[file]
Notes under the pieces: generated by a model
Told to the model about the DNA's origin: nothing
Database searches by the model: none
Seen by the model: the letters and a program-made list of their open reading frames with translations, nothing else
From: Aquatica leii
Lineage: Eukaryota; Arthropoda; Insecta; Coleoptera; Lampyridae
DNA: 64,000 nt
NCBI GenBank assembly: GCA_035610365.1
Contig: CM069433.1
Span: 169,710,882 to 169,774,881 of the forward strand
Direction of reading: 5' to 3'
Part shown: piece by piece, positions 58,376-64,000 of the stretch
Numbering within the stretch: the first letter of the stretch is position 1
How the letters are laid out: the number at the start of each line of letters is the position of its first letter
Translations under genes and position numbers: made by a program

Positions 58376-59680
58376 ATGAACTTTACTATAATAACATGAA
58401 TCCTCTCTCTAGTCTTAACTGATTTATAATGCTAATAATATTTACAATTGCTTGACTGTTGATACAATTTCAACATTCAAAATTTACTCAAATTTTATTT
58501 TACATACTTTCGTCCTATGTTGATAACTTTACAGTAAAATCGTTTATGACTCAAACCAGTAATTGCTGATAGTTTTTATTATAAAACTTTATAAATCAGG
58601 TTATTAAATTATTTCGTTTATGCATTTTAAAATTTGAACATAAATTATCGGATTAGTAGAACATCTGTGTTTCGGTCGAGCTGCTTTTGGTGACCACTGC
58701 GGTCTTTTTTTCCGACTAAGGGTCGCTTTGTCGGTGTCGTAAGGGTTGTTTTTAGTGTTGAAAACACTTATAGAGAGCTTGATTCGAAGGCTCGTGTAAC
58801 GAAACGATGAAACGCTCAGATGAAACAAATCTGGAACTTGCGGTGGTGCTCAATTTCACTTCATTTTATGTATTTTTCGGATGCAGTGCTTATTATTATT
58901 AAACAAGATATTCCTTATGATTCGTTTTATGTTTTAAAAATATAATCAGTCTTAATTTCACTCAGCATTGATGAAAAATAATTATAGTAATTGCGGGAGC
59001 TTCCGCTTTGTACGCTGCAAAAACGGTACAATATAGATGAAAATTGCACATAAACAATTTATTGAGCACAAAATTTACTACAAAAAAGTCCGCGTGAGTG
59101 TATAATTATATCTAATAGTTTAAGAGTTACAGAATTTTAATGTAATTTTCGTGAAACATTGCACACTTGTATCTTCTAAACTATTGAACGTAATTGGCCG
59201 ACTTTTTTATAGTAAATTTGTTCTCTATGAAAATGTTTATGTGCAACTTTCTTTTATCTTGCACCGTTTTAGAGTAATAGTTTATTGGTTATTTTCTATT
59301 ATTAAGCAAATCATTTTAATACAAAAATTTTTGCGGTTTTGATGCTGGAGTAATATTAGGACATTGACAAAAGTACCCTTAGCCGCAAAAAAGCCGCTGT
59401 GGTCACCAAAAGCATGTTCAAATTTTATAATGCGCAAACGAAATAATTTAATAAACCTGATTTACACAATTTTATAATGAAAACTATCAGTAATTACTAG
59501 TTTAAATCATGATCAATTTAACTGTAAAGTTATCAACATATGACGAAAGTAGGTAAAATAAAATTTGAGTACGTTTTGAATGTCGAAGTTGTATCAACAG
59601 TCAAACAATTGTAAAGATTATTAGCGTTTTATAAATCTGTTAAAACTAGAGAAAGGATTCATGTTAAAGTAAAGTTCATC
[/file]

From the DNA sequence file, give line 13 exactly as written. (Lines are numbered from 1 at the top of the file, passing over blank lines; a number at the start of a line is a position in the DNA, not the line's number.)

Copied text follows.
Numbering within the stretch: the first letter of the stretch is position 1